The returned iterations resut[ ] from z = z**2 + c are used for all three colors: Red, green and blue. A different operation is performed on the indexed result[ ] value for each colour. You can do whatever operation you like as long as the answer is between 0 and 255. Although going higher than 255 is the same as 0, so it can be useful.
( This includes increasing the iteration_limit a tiny little bit )

For example:-

indexed = result[imaginary, real]
image_array[imaginary, real] = (np.uint8(170 - (indexed * 2)),                           # RED
                                np.uint8((np.sin((indexed) * np.pi / 85) * 255)),        # GREEN
                                np.uint8(80 + (indexed * 2.1))                           # BLUE >255

As you can see np.uint8(whatever operation to indexed)

Any old random crap will do. You will be surprised. Or a histogram of the returned values can give guidance.
Image size can be changed by assigning new values to rows and column variables. for example: rows = 1920 and columns = 1280
A copy of the code is also on
If you do not Know numpy just stick np. in front of all your trigonomic funcions and pi or whatever, you will be fine. It will either work or not work.

Histogram of mandelbrot function results

After some experimenting (below left) with sine and cosine. And another (below right) with iteration_limit = 86. Later the center is erased and replaced with some layers in GIMP photo editor.

Image - zoomed mandelbrot set
Image - zoomed mandelbrot set art with faces
image_array[imaginary, real] = (np.uint8((np.cos(indexed * np.pi * 3 /85) + 1) * 60),   # RED
                                np.uint8((np.sin(indexed * np.pi * 4 /85) + 1) * 30),   # GREEN
                                np.uint8(indexed * 0.7)                                 # BLUE
# Any old crap.

Sound ?

A few months ago or more, I had recorded 3 words, with a microphone into a numpy array, grabbed the envelope for each word with the code from Experimentations Then resampled it with scipy.signal.resample to match the iteration limit of the mandlebrot(re, im, iteration_limit) function (85 iterations in this case). Then the values in the resampled sound array are scaled to range between 0 and 255. Then its np.uint8(sound_array[int(indexed)]).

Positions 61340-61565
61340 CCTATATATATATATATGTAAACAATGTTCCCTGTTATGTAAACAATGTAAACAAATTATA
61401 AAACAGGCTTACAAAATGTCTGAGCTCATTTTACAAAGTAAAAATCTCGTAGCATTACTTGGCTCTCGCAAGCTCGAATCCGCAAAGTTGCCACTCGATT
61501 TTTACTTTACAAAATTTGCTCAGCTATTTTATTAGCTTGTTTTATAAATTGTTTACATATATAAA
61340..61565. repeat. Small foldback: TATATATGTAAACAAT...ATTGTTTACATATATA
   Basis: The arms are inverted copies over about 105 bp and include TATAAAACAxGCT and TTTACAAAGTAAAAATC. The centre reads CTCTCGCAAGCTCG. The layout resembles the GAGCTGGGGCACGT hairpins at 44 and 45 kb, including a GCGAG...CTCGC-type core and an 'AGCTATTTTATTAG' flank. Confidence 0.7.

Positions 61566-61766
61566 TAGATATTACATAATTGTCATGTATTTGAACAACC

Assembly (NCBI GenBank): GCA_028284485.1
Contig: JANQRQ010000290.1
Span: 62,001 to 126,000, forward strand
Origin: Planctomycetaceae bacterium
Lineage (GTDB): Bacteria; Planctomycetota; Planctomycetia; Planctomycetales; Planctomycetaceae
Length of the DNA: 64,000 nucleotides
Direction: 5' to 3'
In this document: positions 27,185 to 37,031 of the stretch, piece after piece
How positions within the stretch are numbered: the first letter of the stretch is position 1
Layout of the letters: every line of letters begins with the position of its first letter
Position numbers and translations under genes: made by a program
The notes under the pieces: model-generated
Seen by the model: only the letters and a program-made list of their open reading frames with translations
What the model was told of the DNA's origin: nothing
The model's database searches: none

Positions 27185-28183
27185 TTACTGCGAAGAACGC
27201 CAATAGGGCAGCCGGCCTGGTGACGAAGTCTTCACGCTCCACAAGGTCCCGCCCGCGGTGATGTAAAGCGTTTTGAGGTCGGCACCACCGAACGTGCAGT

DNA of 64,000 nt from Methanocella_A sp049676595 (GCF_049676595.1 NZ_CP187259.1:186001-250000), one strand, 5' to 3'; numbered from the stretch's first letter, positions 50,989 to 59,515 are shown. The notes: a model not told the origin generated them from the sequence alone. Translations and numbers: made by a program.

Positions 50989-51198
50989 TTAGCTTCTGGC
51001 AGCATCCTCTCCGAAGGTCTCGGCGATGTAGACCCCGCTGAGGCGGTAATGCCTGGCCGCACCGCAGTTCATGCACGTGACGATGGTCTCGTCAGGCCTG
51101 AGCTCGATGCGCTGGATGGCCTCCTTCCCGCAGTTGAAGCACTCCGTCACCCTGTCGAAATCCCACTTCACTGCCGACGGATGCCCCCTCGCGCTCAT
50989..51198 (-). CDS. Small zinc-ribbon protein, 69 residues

Interesting. I even tried it with musical instruments too. Trimming them in Audacity first. But i soon got bored.

Recording, grab envelope and resampling

import numpy as np
import scipy.signal as sig
import sounddevice as sd
import matplotlib.pyplot as plt
import time

class ThyEnveloper():
    Get the envelope of a sound.
    data - 1d numpy array.
    window_size - int, optional n samples. default=700.
    invert - boolean, optional invert envelope. default=False.
    def __init__(self, data, window_size=700, invert=False): = data
        self.window_size = window_size
        self.invert = invert

    def get_envelope(self):
        "Returns the envelope"
        self.data_size = np.size( = np.abs(
        self.result = np.zeros(self.data_size)
        self.iterations = int(self.data_size // self.window_size)
        self.extra = self.data_size % self.window_size

        for i in range(self.iterations):
            self.ave = np.max([i * self.window_size:i * self.window_size + self.window_size])
            self.slice = np.linspace(self.result[i * self.window_size-1] if i > 0 else np.max(
                           [i:self.window_size]), self.ave, self.window_size)
            self.result[i * self.window_size:i * self.window_size + self.window_size] = self.slice

        self.slice = np.linspace(self.result[-self.extra - 1],
                                 np.max([-self.extra:]), self.extra)
        if self.invert:
            self.result = 1 - self.result
        if self.extra == 0:
            return self.result
            self.result[-self.extra:] = self.slice
            return self.result

sample_rate = 44100
duration = 1.0          # Recording duration

# Count down to start of recording

# Record
sound = sd.rec(int(duration * sample_rate), samplerate=sample_rate, channels=1)

# Normalize
sound = sound / np.max(np.abs(sound))

# Play back recording

# Grab envelope
envelope_obj = ThyEnveloper(sound)
envelope = envelope_obj.get_envelope()

# Resample
new_array_size = 86
sound_envelope_resampled = sig.resample(envelope, new_array_size)
sound_envelope_resampled = sound_envelope_resampled * 255


Then something like This

image_array[imaginary, real] = (np.uint8(sound_envelope_resampled[int(indexed)]),         #RED
                                np.uint8(sound_envelope_resampled[int(indexed)] * 0.5),   #GREEN
                                np.uint8(255- (sound_envelope_resampled[int(indexed)]))   #BLUE

Julia Set

And then there is the Julia Set. It is basically the same code as the mandelbrot only z gets passed the complex coordinates and c is a constant. A whatever complex number you like constant. But it is probably best to start with some numbers from halfway down the WikipediA page.
The rows and columns will need equal numbers and the extent is from -2 to 2 on both axis.


There is no reason why you can't mess with the z = z 2 + c expression either.